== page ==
ArcelorMittal Temirtau, Kazakhstan
While fatal accidents at the ArcelorMittal Temirtau mines continue, the company has so far not provided sufficient information to allow an assessment whether an EBRD funded project to improve health and safety conditions is being implemented successfully.
Image by Dana Sadykova
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In 2007, ArcelorMittal (AM) received a loan from the European Bank for Reconstruction and Development (EBRD) to support further improvements of health and safety practices in its mining complex ArcelorMittal Temirtau (AMT).
ArcelorMittal’s success in securing yet another loan by a public finance institution contrasts starkly with the shortcomings of the previous AMT improvement project that was supported by the EBRD and the International Finance Corporation (IFC).
Bankwatch, the Center for Introduction of New Environmentally Safe Technologies in Kazakhstan and the coalition Global Action on ArcelorMittal (GAAM) have called for greater transparency and participation in project planning and implementation and for more scrutiny by the EBRD to ensure the effectiveness of activities financed by its loans.
Arcelor Mittal and the mining complex in Temirtau
Temirtau is a town with a population of 170 000 in the Karaganda region of Kazakhstan. Founded in the early 20th century, the city rapidly expanded with the opening of its massive steelworks during the 1950s. Temirtau is heavily dependent on the steelworks for employment.
ArcelorMittal acquired the metal and mining complex in 1995. The ArcelorMittal Temirtau complex (AMT, formerly Mittal Steel Temirtau and Ispat) includes eight coal mines and one of the world’s largest integrated steel plant (i.e. a plant realising the full production cycle).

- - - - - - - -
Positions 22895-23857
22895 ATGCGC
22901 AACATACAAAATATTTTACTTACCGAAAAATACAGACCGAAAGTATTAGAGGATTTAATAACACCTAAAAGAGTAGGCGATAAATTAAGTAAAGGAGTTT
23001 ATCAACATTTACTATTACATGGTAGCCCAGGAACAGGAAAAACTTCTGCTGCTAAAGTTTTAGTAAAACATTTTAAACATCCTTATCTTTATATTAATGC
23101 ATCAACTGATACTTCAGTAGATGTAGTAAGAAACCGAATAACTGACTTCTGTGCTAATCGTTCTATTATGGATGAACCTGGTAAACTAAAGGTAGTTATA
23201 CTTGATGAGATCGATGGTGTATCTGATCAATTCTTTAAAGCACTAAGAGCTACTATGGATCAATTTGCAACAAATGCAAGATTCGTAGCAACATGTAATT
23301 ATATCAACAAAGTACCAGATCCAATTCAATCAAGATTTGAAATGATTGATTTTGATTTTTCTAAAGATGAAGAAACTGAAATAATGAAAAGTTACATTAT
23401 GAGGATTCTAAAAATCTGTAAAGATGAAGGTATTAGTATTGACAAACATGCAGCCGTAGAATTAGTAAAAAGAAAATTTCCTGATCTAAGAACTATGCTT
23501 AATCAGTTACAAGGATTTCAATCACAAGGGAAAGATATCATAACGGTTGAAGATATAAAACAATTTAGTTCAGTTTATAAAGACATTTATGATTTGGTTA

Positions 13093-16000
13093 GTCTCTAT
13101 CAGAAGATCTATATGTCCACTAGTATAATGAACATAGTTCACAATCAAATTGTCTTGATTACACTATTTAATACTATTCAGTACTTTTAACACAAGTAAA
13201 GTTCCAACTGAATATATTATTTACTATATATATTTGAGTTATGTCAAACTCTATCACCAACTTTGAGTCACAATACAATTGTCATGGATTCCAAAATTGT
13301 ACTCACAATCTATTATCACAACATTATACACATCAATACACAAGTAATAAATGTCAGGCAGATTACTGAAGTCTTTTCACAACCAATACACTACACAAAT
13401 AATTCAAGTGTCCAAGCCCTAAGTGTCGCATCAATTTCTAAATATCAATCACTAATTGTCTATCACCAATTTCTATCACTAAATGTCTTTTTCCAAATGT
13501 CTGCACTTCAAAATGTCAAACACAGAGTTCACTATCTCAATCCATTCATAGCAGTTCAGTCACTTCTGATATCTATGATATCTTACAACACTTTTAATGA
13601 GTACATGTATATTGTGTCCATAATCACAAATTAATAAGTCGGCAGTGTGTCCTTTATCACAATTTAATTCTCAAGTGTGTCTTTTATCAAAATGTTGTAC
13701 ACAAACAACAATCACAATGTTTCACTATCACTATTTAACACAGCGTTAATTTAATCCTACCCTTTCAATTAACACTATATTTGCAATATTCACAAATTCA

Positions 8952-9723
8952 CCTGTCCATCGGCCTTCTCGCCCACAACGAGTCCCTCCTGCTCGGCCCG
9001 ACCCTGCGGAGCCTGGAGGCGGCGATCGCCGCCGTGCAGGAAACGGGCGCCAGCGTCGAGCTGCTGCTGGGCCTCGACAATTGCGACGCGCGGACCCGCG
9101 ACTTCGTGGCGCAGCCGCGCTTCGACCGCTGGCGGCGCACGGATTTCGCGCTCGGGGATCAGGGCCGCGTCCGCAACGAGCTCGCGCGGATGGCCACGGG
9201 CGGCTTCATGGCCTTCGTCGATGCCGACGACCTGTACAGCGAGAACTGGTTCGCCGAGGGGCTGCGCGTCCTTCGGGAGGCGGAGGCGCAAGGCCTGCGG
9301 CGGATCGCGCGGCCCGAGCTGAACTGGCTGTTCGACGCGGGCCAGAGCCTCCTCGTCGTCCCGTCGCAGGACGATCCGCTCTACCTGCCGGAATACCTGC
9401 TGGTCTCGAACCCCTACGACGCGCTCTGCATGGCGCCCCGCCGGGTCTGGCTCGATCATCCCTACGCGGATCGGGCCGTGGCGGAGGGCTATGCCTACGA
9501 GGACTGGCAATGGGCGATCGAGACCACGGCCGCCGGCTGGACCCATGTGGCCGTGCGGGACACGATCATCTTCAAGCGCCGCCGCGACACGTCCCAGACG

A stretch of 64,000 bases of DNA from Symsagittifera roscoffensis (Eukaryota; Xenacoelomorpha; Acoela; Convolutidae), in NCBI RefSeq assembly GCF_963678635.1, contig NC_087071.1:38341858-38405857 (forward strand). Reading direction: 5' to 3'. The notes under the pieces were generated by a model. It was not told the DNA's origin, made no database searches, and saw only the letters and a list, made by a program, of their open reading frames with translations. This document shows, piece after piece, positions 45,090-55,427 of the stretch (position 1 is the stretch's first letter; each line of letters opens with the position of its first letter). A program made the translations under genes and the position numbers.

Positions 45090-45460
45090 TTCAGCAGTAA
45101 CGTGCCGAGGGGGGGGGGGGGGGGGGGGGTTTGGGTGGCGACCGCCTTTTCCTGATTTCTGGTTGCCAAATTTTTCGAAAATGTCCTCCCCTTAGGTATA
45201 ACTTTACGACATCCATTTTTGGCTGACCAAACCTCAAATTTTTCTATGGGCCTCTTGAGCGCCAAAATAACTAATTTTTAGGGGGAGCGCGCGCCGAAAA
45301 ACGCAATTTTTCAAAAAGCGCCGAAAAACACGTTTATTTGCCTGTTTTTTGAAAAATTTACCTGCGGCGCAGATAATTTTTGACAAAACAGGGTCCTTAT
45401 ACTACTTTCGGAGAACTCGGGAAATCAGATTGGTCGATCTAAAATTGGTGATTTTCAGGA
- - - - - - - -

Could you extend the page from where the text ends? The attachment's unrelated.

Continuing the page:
ArcelorMittal’s social and environmental record in Temirtau - the EBRD-IFC loan (1997-2006)
In 2006 ArcelorMittal completed a project supported by an EBRD and IFC syndicated loan of 250 million USD (approved in 1997). One of the project’s objectives was to improve the environmental and health and safety performance of ArcelorMittal Temirtau through the implementation of three Environmental Action Plans (EAPs).
Despite the EBRD’s claims that the project was implemented successfully, Temirtau remains one of the most polluted cities in Kazakhstan and there is no evidence of an improved environmental situation. In March 2010 the Karaganda Regional Prosecutor’s Office fined AMT for excess air pollution and for having no documentation for recording the main environmental characteristics of the operation procedures.
Equally poor is AM’s record regarding the health and safety performance of its Temirtau coal mines. More than a hundred miners have died in a number of accidents in the years 2004-2010. The frequency of accidents and number of deaths naturally raises questions about AM’s implementation of the project.
Temirtau remains one of the most polluted cities in Kazakhstan. There is no evidence of an improved environmental situation.
Old wine in new bottles? A new EBRD loan in 2007
In 2007 and only a year after completion of the first project, the EBRD approved another USD 100 million loan for AMT, which aimed to “support further improvements to the Mittal Steel Temirtau’s health and safety practices at its coal mines in Karaganda with the aim to bring them in line with international best practice”.
During 2008 and 2009 AMT has reported that new equipment has been installed in the Karaganda coalmines, both with the EBRD money and its own investments. However AMT withholds more detailed information that is crucial for a proper assessment of its performance:
- AMT does not release the details of its health and safety investments, such as the schedule for the EBRD’s project implementation, or the already implemented, planned, postponed or cancelled activities.
- Neither did it disclose the Environmental Action Plan – required for the EBRD loan and of great public interest given the heavy pollution in Temirtau.
- The local company manager internally approved the Stakeholder Engagement Plan (SEP) within the EBRD project. The very stakeholders the SEP is supposed to engage were not consulted. In addition, the SEP does not specify AMT’s commitments on what environmental and social information it will disclose.